P Ravi Shankar - (04/05/2020) Panel Member Icon
This is another in a series of manuscripts about COVID-19 and medical education. The authors briefly examine many areas and the possible impact of the pandemic on these areas. The topic for pandemic preparedness is important and can be offered in an integrated manner with other health science and broader disciplines. The major hurdle remains direct patient contact and the learning of physical examination skills. Many other skills like interviewing can be learned online.
Assessment of physical examination skills will be another challenge as it will be difficult to be carried out remotely. The involvement of medical students in the health workforce and ethical considerations regarding the same have been well addressed. This is an interesting addition to the growing literature on COVID-19 and health professions education.
Balakrishnan Nair - (03/05/2020) Panel Member Icon
I enjoyed reading this article. In this challenging period in medical education, any suggestions will be welcome. I found the table to be very useful and keep this a checklist.

There are many learning points in the current situation. We can teach the students about telehealth consultations, their limitations , management of crises in healthcare and professionalism. These are valuable skills for the future . Assessment is a major challenge now and we have to be innovative .One has to look for more reliable and valid tools and improvise as some other recent articles suggested.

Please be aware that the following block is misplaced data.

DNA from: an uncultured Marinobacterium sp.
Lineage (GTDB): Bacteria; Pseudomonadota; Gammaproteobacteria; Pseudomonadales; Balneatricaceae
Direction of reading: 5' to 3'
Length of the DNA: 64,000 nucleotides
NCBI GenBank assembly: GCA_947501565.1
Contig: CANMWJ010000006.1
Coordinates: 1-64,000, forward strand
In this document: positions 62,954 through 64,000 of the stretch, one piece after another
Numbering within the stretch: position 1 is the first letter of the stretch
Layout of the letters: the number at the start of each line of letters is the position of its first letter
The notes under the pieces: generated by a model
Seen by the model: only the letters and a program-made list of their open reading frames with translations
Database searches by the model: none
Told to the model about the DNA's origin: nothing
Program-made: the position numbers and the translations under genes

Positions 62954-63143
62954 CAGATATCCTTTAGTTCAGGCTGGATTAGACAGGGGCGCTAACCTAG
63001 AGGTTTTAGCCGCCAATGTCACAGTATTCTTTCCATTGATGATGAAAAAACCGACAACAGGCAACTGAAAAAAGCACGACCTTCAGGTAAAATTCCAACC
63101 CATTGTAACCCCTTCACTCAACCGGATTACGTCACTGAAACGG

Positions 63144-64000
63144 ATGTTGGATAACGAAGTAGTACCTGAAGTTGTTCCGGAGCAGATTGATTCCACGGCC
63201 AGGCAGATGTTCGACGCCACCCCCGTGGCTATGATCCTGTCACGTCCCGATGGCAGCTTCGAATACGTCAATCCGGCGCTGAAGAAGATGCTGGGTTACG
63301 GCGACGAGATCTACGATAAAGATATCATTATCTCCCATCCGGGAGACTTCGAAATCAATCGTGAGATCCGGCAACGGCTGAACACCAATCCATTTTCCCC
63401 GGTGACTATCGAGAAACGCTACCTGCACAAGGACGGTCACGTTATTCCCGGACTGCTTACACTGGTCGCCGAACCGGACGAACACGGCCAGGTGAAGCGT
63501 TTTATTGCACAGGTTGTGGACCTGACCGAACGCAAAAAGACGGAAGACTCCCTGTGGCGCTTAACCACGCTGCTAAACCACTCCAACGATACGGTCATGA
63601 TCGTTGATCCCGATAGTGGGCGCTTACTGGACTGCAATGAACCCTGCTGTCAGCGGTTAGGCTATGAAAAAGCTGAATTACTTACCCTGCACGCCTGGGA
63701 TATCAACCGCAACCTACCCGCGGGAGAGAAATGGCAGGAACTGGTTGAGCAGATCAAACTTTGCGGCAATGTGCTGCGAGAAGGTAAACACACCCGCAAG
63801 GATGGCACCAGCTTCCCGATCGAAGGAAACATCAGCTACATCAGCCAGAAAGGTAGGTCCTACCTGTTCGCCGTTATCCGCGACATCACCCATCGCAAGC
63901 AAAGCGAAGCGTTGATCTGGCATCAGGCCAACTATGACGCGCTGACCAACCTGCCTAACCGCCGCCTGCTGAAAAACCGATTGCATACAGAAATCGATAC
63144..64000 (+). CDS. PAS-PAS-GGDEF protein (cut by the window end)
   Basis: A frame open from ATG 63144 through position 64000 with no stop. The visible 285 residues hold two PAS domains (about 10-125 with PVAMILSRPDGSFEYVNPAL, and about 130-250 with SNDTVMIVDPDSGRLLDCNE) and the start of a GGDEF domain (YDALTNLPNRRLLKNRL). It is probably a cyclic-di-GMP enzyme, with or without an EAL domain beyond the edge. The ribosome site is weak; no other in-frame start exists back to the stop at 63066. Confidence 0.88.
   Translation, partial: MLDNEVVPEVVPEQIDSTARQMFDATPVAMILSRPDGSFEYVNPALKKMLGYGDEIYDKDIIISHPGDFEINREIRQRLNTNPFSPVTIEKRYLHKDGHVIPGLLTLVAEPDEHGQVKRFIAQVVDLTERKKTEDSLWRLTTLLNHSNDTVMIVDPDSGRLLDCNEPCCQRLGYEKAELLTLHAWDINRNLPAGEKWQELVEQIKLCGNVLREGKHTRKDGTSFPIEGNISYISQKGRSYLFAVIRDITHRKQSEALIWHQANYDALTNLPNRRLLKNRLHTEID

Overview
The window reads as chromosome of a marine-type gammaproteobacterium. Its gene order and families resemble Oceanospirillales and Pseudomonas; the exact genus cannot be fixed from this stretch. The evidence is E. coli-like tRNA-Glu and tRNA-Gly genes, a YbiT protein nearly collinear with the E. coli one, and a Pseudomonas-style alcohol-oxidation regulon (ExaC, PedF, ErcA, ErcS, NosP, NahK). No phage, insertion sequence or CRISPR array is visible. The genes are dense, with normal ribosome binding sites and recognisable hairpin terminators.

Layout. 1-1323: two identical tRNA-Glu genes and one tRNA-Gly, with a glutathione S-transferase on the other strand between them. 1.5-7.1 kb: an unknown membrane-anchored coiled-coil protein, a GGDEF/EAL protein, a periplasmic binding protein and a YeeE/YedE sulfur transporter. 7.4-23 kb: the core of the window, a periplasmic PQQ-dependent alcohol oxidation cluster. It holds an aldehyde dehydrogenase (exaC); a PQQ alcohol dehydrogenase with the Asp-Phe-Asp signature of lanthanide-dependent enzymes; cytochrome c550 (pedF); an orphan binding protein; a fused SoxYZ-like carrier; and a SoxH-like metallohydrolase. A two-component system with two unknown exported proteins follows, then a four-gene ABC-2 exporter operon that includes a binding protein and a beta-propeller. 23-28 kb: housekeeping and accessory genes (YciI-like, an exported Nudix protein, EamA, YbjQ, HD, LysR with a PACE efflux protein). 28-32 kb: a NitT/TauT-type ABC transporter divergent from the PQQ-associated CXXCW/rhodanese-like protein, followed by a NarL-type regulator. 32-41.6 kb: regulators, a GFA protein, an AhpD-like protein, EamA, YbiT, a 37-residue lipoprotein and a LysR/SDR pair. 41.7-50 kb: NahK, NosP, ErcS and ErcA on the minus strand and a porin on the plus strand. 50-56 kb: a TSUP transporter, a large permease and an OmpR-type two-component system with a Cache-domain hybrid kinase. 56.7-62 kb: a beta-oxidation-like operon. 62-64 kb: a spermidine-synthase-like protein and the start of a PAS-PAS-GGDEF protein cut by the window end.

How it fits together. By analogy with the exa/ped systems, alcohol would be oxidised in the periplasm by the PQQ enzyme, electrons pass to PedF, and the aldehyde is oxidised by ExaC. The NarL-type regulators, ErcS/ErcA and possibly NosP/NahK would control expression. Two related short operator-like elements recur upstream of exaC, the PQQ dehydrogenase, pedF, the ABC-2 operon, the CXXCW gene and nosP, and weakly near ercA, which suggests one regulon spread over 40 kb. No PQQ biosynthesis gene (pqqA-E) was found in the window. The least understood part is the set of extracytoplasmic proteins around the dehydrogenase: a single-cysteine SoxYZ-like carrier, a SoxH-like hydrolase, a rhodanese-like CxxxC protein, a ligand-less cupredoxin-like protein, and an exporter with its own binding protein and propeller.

Mohamed Hassan Taha - (03/05/2020)
An interesting paper, the authors provided a comprehensive layout of various aspects of medical education for Clinical placement During COVID-19. The authors discussed these considerations with a critical review of the strategies implemented during previous global infectious disease epidemics Such as SARS.
This work is a nucleus for further researches.

Trevor Gibbs - (02/05/2020) Panel Member Icon
An interesting paper to read which has brought to the attention of the reader some points worthy of discussion. The paper encapsulated many of our own thoughts, specifically regarding the future, which of course is equally important as the present.
I was looking to read more about the consequences of the changes that we need to make , both in the educational arena and in the effects upon student and faculty wellbeing.
I do feel however that it adds enough to the discussion to recommend that it is read by all faculty and the Table 1, I recommend to all faculty and students.
Possible Conflict of Interest:

For transparency purposes, I am one of the Associate Editors for MedEdPublish.

Daniel Xu - (01/05/2020)
An comprehensive layout of various aspects of medical education, it'll be better that detailed solutions can be provided in delivering the curriculum in clinical placement. We understand the limitation in the Australian setting.
Dujeepa D. Samarasekera - (01/05/2020) Panel Member Icon
Interesting and useful discussion. The authors share a few important considerations to focus during the current crisis and also for any future epidemics or pandemics. I would have preferred if the authors have also highlighted any challenges or limitations when following these guidelines or considerations. Furthermore, areas such as student and faculty wellbeing and how best to mitigate longterm effects should be included.